Even if the failure to provide such warnings could be said to constitute a defect, however, they are inapplicable here since the evidence before us, consistent with the investigations that were conducted, unequivocally demonstrates that there was no detectable indication of any kind of tampering in this case. Thus, even if the product could be said to be defective in the absence of these warnings, that defect in no way was a substantial cause of Diane Elsroth's death. Put differently, the desired warnings would have had no affect on the prevention of this tragedy and, thus, were not a substantial cause of the events giving rise to liability.
At the time the product was used, the cyanide apparently had not been in the product long enough to cause any appreciable corrosion visible to the naked eye.
Plaintiff's third warning claim presents different considerations. We held supra that gelatin capsules were not defectively designed or marketed. Plaintiff contends, however, that McNeil was under a duty to warn consumers, as revealed by its own research, that capsules are more susceptible to tampering than are tablets or caplets. Whether or not a particular product is more or less susceptible to criminal tampering is, it seems to us, beside the point. For this claim to survive, it must be bottomed on an alleged duty to warn of the potential criminal misuse of a product by outside forces. For the same policy reasons underlying our conclusion that manufacturers of over-the-counter drugs are under no common-law duty to design products that are more impervious to criminal misuse, we find that no common-law duty to warn of potential criminal misuses of a product arises. Plaintiff cites no case standing for that proposition, nor may we arrive at that point by way of analogy to any of the case law to which we are referred.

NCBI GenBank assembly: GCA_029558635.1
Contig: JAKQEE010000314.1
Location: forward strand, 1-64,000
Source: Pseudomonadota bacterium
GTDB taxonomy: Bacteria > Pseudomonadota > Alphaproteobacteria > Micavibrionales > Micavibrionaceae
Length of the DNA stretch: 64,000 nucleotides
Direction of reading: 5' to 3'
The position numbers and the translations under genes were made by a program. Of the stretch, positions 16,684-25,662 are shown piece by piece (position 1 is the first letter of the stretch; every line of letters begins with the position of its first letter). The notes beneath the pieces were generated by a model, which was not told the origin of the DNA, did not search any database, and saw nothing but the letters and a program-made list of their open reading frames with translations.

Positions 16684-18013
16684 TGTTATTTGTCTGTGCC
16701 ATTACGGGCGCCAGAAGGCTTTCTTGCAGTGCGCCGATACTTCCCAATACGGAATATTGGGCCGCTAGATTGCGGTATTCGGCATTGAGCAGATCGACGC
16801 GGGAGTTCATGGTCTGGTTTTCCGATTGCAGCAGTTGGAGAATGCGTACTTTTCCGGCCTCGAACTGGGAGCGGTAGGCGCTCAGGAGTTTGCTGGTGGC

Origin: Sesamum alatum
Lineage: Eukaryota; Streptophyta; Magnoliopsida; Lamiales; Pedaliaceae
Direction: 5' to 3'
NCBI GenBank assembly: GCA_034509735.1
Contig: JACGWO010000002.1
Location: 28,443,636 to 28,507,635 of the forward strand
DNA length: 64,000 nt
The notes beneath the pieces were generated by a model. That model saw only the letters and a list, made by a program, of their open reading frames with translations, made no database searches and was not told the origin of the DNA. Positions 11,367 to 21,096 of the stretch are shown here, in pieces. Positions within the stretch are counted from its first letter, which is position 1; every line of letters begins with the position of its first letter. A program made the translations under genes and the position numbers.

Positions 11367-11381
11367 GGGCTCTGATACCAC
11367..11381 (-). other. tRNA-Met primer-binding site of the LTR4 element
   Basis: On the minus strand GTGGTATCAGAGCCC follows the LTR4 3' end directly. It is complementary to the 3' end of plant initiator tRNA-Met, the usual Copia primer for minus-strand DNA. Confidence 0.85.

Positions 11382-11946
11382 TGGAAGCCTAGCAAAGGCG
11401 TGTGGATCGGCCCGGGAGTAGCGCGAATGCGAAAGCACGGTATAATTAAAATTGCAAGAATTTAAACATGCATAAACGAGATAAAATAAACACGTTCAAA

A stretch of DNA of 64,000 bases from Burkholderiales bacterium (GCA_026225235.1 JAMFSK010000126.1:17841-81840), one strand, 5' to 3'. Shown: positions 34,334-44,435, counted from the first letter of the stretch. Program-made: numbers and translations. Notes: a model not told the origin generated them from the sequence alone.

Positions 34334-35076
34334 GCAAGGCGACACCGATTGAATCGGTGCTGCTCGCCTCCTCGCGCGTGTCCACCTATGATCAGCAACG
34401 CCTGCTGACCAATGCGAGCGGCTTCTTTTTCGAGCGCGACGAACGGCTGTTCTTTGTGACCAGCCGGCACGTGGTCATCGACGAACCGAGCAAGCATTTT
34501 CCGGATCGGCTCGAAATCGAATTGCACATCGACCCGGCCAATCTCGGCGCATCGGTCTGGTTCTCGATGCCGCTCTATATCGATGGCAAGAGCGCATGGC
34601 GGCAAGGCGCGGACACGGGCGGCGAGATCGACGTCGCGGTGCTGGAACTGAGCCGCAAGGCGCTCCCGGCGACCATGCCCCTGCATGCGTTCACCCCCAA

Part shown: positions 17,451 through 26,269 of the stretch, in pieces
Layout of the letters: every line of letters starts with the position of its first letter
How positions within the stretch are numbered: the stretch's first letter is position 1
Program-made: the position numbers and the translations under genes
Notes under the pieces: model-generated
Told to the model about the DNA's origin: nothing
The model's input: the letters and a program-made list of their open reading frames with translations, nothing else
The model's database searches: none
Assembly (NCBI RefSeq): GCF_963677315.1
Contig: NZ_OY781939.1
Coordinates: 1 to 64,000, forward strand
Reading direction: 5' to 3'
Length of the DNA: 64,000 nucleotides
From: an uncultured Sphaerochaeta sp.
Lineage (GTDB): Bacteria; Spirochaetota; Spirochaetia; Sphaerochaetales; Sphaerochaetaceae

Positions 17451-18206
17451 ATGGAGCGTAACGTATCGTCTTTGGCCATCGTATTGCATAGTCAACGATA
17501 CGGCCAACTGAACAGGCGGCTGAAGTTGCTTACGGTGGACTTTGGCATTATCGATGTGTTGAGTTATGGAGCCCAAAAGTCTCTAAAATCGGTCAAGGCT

Manufacturers, of course, are under a duty to warn of the dangers that may be associated with the normal and lawful use of their products. A manufacturer need not warn that its product may be susceptible to criminal misuse, however, or even that certain of its products may be more susceptible to such tampering or the like than others. Cf. Richman, 571 F. Supp. at 197 (holding that warnings accompanying snub-nose handgun explaining how the product may be criminally abused is unreasonable as a matter of law), aff'd in relevant part, 762 F.2d at 1270-72 (characterizing district court's conclusions on warning claim as "unassailable").